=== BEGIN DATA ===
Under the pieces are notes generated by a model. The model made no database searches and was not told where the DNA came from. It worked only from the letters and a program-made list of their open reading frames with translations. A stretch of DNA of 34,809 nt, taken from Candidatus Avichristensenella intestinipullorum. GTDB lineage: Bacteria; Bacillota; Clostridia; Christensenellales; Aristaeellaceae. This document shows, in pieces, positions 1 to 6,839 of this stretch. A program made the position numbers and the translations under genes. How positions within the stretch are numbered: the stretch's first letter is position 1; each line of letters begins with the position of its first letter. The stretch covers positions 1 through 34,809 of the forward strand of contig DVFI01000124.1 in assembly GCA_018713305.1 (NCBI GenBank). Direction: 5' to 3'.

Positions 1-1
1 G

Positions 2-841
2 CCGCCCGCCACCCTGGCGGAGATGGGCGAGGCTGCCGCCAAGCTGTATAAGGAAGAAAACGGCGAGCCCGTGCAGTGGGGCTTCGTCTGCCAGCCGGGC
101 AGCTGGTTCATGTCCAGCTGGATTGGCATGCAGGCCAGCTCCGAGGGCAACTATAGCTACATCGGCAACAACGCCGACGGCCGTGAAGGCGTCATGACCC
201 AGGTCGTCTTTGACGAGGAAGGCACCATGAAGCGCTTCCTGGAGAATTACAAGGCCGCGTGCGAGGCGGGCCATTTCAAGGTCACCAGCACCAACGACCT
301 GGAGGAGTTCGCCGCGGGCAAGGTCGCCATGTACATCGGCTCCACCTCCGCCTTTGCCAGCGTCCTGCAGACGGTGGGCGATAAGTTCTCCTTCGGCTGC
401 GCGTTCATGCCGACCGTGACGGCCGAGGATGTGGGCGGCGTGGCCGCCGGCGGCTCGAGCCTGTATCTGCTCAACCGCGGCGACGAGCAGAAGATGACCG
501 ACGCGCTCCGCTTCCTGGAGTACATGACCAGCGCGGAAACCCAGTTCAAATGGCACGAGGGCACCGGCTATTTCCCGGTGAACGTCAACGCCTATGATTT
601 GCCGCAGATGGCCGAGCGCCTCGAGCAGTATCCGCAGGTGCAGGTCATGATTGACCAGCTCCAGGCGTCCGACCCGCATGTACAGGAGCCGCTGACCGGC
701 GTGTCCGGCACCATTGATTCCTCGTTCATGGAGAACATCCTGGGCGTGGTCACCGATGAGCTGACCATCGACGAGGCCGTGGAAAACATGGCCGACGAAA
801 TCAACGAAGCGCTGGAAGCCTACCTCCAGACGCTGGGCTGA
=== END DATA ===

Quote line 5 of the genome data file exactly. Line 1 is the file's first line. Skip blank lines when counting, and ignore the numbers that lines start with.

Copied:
2 CCGCCCGCCACCCTGGCGGAGATGGGCGAGGCTGCCGCCAAGCTGTATAAGGAAGAAAACGGCGAGCCCGTGCAGTGGGGCTTCGTCTGCCAGCCGGGC